The Summit of the European leaders, does not stop Euro’s Avalanche
· USD Unemployment Claims out at 440K, versus expected 460K and prior 483K
· CHF CPI m/m out at -.01% versus expected -0.4%, and prior -0.2%
· CAD NHPI m/m out at 0.4% versus expected 0.4%, and prior 0.4%
· EUR German Prelim GDP q/q out at versus expected 0.2% versus expected 0.7%
· EUR Flash GDP q/q (1000GMT)
· EUR Industrial Production m/m (1000 GMT)
· USD Core Retails Sales m/m and Retail Sales m/m (1330GMT)
· USD Prelim UoM Consumer Sentiment (1455GMT)
All day yesterday, the 27 leaders of the European Union met to discuss various economic issues concerning the EU block. While the EU Summit’s agenda contained many important issues, such as possible ways the bloc can pull itself out of its current stunted economic growth, as well as ways to reduce the unacceptably high unemployment rate, the financial markets paid strict attention to one particular issue – Greece.
Prior to the meeting, propelled by speculator news that the European ministers would find a way to help Greece battle its financial problems, the Euro pulled up from its 8 month low against the US dollar, rising by 0.37% to hit a high of $1.3785.
After getting off to a late start, due to heavy snow fall, the European Council President Herman Van Rompuy announced that an agreement had been made regarding Greece’s financial crisis. Although no details were given, Van Rompuy stated that Euro area member states will take determined and co-ordinated action if needed to safeguard stability in the euro area as a whole. The Greek government has not requested any financial support.” However, German Chancellor Merkel, under pressure from domestic opponents who feel that Greece should fix its own mess, forewarned that the deal would come with strings attached – “Greece won’t be left alone but there are rules and these rules must be adhered to. On this basis we will agree on a statement.” Despite hope that today’s summit would appease the financial markets and restore confidence in the Euro, following the announcement, the Euro fell to a low of $1.37061, thereby causing the currency to rescind on its early morning gains.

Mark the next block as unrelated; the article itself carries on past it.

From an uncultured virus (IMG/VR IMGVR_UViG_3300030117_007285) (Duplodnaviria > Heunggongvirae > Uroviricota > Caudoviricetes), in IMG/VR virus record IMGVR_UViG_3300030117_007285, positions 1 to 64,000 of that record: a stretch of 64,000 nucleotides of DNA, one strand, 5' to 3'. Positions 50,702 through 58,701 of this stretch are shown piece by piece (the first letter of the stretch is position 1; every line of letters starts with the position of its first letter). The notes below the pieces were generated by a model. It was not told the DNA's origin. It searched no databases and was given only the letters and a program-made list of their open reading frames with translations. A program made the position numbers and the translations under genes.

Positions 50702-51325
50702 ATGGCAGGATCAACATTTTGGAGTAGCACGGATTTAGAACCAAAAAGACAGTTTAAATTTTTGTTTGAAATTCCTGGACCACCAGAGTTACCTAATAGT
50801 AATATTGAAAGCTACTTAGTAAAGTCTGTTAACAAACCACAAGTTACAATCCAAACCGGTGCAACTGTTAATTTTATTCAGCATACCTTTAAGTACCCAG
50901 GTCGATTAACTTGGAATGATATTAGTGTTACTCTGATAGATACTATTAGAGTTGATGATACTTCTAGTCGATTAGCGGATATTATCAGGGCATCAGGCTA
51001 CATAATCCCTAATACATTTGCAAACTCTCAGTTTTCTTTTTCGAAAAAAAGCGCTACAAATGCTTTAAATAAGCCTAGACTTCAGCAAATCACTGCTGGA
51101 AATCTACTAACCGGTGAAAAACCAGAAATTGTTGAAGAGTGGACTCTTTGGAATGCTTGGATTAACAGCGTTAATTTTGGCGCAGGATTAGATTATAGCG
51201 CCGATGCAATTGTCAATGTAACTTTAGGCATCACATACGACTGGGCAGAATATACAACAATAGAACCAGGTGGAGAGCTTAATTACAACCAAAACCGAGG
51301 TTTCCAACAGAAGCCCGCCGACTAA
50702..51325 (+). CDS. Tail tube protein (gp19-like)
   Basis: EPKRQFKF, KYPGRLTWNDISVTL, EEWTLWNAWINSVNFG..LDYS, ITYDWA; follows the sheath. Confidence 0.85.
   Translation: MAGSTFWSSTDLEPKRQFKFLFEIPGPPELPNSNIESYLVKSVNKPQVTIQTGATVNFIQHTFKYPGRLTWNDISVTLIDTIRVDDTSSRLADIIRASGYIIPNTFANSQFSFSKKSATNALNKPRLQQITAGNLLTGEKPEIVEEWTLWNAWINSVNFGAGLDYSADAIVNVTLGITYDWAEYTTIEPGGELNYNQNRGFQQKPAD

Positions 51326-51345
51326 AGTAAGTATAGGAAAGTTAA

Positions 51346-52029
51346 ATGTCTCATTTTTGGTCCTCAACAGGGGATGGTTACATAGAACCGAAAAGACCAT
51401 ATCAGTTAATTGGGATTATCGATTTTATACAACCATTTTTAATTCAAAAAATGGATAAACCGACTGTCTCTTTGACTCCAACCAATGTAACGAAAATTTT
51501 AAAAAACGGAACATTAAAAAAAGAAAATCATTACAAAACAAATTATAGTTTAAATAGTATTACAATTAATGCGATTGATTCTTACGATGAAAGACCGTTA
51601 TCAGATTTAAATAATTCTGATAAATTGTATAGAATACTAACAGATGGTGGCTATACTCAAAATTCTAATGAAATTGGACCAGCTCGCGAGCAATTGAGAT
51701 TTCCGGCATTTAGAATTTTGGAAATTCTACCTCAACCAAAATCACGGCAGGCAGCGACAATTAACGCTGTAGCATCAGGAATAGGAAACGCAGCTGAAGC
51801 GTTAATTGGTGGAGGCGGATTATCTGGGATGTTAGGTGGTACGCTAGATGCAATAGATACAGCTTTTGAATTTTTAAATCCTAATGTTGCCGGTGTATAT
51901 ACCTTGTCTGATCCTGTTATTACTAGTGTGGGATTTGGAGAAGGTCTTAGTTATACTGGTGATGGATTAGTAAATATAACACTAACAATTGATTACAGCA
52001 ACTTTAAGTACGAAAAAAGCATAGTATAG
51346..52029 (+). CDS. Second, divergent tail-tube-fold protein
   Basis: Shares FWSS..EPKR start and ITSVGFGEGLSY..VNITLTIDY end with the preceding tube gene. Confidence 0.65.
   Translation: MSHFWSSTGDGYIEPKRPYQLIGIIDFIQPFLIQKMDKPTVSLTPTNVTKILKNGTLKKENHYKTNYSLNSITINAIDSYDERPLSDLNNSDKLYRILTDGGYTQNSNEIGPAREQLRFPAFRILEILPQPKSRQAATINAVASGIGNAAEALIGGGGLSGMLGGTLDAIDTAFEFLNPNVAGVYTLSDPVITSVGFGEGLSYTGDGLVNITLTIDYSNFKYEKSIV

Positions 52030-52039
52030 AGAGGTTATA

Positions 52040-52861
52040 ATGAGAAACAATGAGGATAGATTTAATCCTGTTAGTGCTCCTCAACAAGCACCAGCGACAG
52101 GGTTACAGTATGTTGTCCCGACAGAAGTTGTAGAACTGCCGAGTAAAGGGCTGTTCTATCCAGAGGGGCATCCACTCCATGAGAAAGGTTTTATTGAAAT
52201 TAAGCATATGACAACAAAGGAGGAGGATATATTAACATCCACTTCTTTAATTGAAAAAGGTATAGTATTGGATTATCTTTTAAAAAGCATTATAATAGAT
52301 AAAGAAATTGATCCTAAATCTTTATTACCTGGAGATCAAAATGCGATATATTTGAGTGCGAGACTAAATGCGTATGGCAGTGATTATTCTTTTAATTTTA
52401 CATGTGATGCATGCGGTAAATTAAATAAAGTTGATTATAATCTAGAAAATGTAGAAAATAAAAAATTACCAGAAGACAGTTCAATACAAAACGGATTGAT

This morning Germany released its quarterly prelim GDP – came out at 0.0% versus an expectations of an increase of 0.2%, a prior increase of 0.7%. The German economy probably stagnated in the fourth quarter, the country’s Federal Statistics Office said, capping the worst year for Europe’s largest economy since World War II. EUR/USD Three hours after the release of the German GDP, the Eurostat will release the GDP for the entire European Union. While this report tends to have a moderate impact as both Germany and France which account for about half of the Eurozone’s economy already released their GDP, none the less the Flash GDP, is predicting an increase of 0.4%. Simultaneously, the same European commission will release the EU monthly Industrial Production- while last month, EU production increased by 1.0%, this month the rise is predicted to be less extensive at 0.3%
Yesterday, the US department of labor released the weekly unemployment claims, showing that fewer Americans than anticipated filed claims for unemployment insurance last week. The report stated that the initial jobless applications declined 43,000 from its previous level of 483,000 to 440,000, for the week ending Feb 6th. According to representatives from the Labor department, the drop in applications represents the end of an ‘administrative backlog’ that built up when government offices were closed during the year-end holidays, the current figures signal a return to a more “normal” level of claims. Later today, the US will consecutively announce three important reports: the January Core Retail sales, the January Retail sales as well as the Prelim UoM Consumer Sentiment. With all three indicators, predicted to come in with better numbers than their previous report, we can expect that the USD will again finish off this week on a strong note.
Housing Prices in Canada rose for the sixth straight month in December, as market conditions continued to improve and interest rates stayed at historically low level. However, despite 0.4%, as expected, from November last year, housing prices still remain down 0.9% compared to December 2008. Yesterday, the USD/CAD pair fell as much as 0.676%% from its open, hitting a new weekly low of 1.0555. For the past two weeks, the CAD closed the week on a bearish note against its American counterpart. If the U.S retail sales and prelim consumer sentiment reports do not meet their expectations, the USD/CAD could very well reverse its bullish trend, pushing the Loonie to regain some of its prior week losses.
N.B there is a Bank Holiday in the U.S on Monday.
Written by Finexo.com